I recently talked with a person in senior leadership who told me his company hired a salesperson six months ago who took an $80,000 pay cut to come to work for them. She left an obviously lucrative sales job in a bigger company because, despite her level of achievement and huge revenue contribution, she felt no appreciation for her accomplishments and, was being forced into a rigid sales structure totally foreign to what made her successful.
When I asked this group head how she is doing, he said, “She’s killing it for us!” We know from research that most people leave a job because they feel like their manager doesn’t care about them and has no idea what they do every day. This story is but one more indication.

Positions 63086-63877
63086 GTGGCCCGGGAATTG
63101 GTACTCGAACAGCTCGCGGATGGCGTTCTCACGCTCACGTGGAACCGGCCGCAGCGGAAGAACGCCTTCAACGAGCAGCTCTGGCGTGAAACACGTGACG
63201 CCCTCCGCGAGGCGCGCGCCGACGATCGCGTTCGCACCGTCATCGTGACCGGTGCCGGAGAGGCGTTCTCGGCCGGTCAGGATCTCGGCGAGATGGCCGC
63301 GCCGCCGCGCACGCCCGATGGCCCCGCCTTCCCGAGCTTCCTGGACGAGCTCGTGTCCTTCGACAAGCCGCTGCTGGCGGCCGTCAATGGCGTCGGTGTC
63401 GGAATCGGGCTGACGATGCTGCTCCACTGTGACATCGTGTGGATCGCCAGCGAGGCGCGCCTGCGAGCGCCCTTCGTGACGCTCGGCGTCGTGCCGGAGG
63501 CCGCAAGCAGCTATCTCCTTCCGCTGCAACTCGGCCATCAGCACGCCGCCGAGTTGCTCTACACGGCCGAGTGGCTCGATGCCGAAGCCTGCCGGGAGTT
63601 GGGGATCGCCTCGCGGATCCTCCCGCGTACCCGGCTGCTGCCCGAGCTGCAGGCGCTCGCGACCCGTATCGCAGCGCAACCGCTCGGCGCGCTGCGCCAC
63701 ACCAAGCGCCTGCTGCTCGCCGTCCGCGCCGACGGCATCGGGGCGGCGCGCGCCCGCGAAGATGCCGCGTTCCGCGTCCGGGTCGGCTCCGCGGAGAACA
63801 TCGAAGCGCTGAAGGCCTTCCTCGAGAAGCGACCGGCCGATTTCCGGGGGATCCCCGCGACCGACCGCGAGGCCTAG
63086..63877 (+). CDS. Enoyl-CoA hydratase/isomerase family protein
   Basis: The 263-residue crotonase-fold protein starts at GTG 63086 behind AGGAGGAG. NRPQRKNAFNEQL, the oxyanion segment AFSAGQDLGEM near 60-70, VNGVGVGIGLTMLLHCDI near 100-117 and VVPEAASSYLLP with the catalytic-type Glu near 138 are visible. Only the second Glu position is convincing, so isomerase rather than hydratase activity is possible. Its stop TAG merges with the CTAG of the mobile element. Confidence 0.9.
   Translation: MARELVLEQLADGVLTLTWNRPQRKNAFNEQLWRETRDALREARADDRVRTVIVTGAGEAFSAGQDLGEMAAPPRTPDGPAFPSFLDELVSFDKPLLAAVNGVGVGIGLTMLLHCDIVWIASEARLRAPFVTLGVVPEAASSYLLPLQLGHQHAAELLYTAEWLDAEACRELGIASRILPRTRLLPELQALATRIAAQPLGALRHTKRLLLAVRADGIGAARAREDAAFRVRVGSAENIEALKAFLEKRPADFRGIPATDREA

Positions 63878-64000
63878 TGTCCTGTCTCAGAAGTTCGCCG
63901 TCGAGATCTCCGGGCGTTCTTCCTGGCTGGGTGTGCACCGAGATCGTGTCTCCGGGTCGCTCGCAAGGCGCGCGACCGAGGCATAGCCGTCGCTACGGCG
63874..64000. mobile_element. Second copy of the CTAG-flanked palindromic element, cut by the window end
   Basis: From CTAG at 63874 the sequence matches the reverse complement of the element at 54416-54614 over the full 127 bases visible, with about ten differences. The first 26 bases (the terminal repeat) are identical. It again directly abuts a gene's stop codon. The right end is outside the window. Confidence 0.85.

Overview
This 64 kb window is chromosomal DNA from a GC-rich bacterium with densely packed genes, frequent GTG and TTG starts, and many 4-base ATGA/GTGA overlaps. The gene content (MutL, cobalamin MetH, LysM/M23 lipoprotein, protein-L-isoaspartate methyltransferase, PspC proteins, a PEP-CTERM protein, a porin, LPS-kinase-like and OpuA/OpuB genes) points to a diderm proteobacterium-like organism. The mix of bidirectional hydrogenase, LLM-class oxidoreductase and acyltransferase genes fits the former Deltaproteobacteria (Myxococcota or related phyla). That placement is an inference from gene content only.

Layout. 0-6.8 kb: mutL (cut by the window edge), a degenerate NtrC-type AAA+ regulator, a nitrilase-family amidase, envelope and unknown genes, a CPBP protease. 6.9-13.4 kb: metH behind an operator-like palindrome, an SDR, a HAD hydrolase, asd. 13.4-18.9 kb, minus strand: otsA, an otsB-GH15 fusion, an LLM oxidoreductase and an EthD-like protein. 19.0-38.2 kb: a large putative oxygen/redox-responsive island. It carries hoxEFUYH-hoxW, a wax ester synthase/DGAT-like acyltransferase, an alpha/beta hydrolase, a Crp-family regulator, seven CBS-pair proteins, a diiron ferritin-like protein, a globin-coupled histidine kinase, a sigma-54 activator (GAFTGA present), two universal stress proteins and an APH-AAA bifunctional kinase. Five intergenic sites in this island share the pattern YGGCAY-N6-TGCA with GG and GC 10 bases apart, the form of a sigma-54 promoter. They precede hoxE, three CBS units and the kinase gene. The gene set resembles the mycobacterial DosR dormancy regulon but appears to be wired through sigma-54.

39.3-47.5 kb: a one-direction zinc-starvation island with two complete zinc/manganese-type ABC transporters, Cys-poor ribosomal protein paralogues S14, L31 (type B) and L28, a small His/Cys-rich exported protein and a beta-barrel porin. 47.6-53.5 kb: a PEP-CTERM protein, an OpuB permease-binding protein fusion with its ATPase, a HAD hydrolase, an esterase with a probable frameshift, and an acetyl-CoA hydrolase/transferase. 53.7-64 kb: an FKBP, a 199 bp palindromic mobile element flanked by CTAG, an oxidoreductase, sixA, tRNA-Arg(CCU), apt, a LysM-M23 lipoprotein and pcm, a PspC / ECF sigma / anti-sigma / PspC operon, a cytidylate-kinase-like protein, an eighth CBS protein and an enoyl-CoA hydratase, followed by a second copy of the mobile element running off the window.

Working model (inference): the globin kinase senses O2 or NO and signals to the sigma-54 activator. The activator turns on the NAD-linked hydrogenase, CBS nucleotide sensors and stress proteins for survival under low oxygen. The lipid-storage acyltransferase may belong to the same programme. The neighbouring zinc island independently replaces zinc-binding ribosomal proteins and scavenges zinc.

The best managers build powerful relationships with their people. That doesn’t necessarily mean they go out for beers every night, but it does mean their people feel as though at the end of the day their manager has their best interests at heart and recognizes their contributions and achievements. How expensive is that?
What can you do to invest in relationships with your people? How can you put yourself in a position to notice their accomplishments more often? These would be good (and very cost-effective) moves, don’t you think?
Employers think people leave because of pay, but employees know better.
Jim Hopes is Chief Executive Officer at The Center for Sales Strategy.